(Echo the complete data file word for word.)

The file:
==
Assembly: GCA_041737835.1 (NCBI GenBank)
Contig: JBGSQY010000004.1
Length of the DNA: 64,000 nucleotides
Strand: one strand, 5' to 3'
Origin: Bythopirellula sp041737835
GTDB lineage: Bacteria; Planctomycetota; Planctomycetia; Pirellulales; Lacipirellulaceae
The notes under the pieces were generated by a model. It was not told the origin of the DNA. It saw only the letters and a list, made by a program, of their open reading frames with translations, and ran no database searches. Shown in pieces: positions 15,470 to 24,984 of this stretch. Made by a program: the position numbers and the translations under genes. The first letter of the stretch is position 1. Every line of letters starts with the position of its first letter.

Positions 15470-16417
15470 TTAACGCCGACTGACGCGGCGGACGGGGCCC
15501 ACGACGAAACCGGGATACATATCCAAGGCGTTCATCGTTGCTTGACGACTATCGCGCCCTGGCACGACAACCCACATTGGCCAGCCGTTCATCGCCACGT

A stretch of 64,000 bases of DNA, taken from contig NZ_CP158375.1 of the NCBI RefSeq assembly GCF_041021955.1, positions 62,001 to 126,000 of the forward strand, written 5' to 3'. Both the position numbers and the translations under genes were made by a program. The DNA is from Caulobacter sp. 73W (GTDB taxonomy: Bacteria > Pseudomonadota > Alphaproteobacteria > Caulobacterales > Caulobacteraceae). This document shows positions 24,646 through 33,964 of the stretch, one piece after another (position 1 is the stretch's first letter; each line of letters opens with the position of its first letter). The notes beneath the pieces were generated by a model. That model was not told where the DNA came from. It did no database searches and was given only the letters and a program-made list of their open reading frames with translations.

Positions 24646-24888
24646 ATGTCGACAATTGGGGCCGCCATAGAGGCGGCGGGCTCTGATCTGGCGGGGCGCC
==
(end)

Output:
Assembly: GCA_041737835.1 (NCBI GenBank)
Contig: JBGSQY010000004.1
Length of the DNA: 64,000 nucleotides
Strand: one strand, 5' to 3'
Origin: Bythopirellula sp041737835
GTDB lineage: Bacteria; Planctomycetota; Planctomycetia; Pirellulales; Lacipirellulaceae
The notes under the pieces were generated by a model. It was not told the origin of the DNA. It saw only the letters and a list, made by a program, of their open reading frames with translations, and ran no database searches. Shown in pieces: positions 15,470 to 24,984 of this stretch. Made by a program: the position numbers and the translations under genes. The first letter of the stretch is position 1. Every line of letters starts with the position of its first letter.

Positions 15470-16417
15470 TTAACGCCGACTGACGCGGCGGACGGGGCCC
15501 ACGACGAAACCGGGATACATATCCAAGGCGTTCATCGTTGCTTGACGACTATCGCGCCCTGGCACGACAACCCACATTGGCCAGCCGTTCATCGCCACGT

A stretch of 64,000 bases of DNA, taken from contig NZ_CP158375.1 of the NCBI RefSeq assembly GCF_041021955.1, positions 62,001 to 126,000 of the forward strand, written 5' to 3'. Both the position numbers and the translations under genes were made by a program. The DNA is from Caulobacter sp. 73W (GTDB taxonomy: Bacteria > Pseudomonadota > Alphaproteobacteria > Caulobacterales > Caulobacteraceae). This document shows positions 24,646 through 33,964 of the stretch, one piece after another (position 1 is the stretch's first letter; each line of letters opens with the position of its first letter). The notes beneath the pieces were generated by a model. That model was not told where the DNA came from. It did no database searches and was given only the letters and a program-made list of their open reading frames with translations.

Positions 24646-24888
24646 ATGTCGACAATTGGGGCCGCCATAGAGGCGGCGGGCTCTGATCTGGCGGGGCGCC